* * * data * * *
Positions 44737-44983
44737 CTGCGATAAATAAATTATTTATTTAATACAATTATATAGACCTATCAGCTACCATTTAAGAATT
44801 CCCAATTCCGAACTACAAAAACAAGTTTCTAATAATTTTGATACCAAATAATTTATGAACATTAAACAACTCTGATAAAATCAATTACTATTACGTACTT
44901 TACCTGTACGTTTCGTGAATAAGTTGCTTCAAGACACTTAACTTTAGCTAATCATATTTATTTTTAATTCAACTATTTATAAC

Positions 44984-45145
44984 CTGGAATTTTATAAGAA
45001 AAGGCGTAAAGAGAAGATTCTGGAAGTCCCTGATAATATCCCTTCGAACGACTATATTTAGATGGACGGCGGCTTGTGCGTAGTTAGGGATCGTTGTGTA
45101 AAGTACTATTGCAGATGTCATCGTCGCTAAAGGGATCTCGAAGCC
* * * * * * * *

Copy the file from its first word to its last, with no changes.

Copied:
Positions 44737-44983
44737 CTGCGATAAATAAATTATTTATTTAATACAATTATATAGACCTATCAGCTACCATTTAAGAATT
44801 CCCAATTCCGAACTACAAAAACAAGTTTCTAATAATTTTGATACCAAATAATTTATGAACATTAAACAACTCTGATAAAATCAATTACTATTACGTACTT
44901 TACCTGTACGTTTCGTGAATAAGTTGCTTCAAGACACTTAACTTTAGCTAATCATATTTATTTTTAATTCAACTATTTATAAC

Positions 44984-45145
44984 CTGGAATTTTATAAGAA
45001 AAGGCGTAAAGAGAAGATTCTGGAAGTCCCTGATAATATCCCTTCGAACGACTATATTTAGATGGACGGCGGCTTGTGCGTAGTTAGGGATCGTTGTGTA
45101 AAGTACTATTGCAGATGTCATCGTCGCTAAAGGGATCTCGAAGCC